At times it seems to me that one of my problems when I look at people is having a heart unmoved by what it sees and not feeling the need. Thank goodness for a Savior who is not that way and readily goes into action for all who look to Him in faith. “Because He is able to sympathize with our weaknesses…we can approach His throne of grace with confidence, so that we may receive mercy and find grace to help in time of need” (Hb.4:15f).
Oh, Lord, as You see and help us in our need, give us eyes that see people the way You see them, and give us hearts that feel their needs the way You feel them. Help us look with compassion.
Tr. But there is one more thing we need and for which we should pray if we are to help sheep who are troubled and downcast without a Shepherd. Lord, Please Send Help by…
III. …giving us legs that willingly go for You.
There must be activity that follows if we are to help others enjoy the eternal banquet our Lord has prepared for them. Like Paul wrote to the Christians in Rome (10:14f), “How can people call on the one they have not believed in? And how can they believe in the One of whom they have not heard? And how can they preach unless they are sent?” That calls for action. So, Jesus told His disciples, “beg God for people who will go into the harvest field of the world.” Pray for pastors, teachers, missionaries and others who will use their legs to go in Jesus’ name.
Then, after He encouraged them to pray, Jesus sent His disciples. He also equipped them with whatever they needed to fight Satan and overcome the troubles affecting people’s lives.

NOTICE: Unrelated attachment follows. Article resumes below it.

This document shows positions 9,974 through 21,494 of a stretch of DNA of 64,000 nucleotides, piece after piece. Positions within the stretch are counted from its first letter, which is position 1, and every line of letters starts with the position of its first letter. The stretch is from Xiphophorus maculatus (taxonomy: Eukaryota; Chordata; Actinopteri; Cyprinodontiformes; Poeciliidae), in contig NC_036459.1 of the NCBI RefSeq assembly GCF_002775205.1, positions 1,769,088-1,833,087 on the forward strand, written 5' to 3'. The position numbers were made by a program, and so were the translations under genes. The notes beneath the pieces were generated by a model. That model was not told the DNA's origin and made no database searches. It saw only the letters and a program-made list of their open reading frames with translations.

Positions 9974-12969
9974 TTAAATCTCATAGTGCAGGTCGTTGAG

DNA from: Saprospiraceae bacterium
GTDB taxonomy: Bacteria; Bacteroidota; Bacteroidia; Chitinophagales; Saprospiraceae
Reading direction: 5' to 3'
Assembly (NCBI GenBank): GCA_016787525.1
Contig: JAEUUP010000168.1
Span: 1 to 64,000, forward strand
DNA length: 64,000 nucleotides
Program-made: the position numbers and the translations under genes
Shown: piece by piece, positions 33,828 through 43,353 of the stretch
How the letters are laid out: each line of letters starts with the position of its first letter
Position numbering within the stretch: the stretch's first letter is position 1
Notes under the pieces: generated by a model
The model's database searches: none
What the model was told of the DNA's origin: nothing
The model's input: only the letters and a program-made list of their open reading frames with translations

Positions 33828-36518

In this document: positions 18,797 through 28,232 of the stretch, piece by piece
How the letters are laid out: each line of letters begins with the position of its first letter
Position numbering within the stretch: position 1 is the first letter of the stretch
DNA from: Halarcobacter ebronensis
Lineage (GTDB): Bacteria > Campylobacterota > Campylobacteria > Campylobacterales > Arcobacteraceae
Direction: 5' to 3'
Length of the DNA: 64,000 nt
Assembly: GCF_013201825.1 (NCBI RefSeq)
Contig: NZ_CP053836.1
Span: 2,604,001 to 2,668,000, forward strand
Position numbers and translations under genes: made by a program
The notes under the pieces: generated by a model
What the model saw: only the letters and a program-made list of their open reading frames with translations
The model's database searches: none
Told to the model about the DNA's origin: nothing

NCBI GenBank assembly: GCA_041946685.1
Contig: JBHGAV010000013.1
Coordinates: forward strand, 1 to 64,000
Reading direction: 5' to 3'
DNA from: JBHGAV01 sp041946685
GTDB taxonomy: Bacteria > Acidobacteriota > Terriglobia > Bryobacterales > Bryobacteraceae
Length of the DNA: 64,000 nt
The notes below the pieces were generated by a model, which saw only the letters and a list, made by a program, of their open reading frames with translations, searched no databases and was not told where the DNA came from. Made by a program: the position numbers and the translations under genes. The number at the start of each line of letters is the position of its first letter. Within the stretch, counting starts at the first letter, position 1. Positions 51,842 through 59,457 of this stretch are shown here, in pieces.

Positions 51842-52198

And we also should use our legs to go into God’s harvest field. That doesn’t mean that you must travel to China or Africa or South America. Remember, the first step of mission work is prayer. Then, as Christians, we must be willing to do whatever we can do wherever our Lord places us. Enjoy the Gospel for yourself. But don’t just sit on the Gospel. Use your legs. Go with it. And beg God to send other legs to go for you.
Lord, we need help. Please send help! Give Us eyes that see people the way You see them; give us hearts that feel their needs the way You feel them; and give us legs that are willing to go for You to tell others about Your love. O Lord, grant us success in dishing out to others the eternal food that You have set on your heavenly banquet table; for Your name’s sake. Amen.
Zion Lutheran Church of Springfield
(A member congregation of the Wisconsin Evangelical Lutheran Synod)
4717 S Farm Rd 135 (Golden Avenue)
Church phone: 417.887.0886 Pastor’s cell phone: 417.693.3244
The Fourth Sunday after Pentecost June 28, 2020
“When He saw the crowds, He had compassion on them, because they were harassed and helpless, like sheep without a shepherd. He said: ‘The harvest is plentiful.’” Matthew 9:36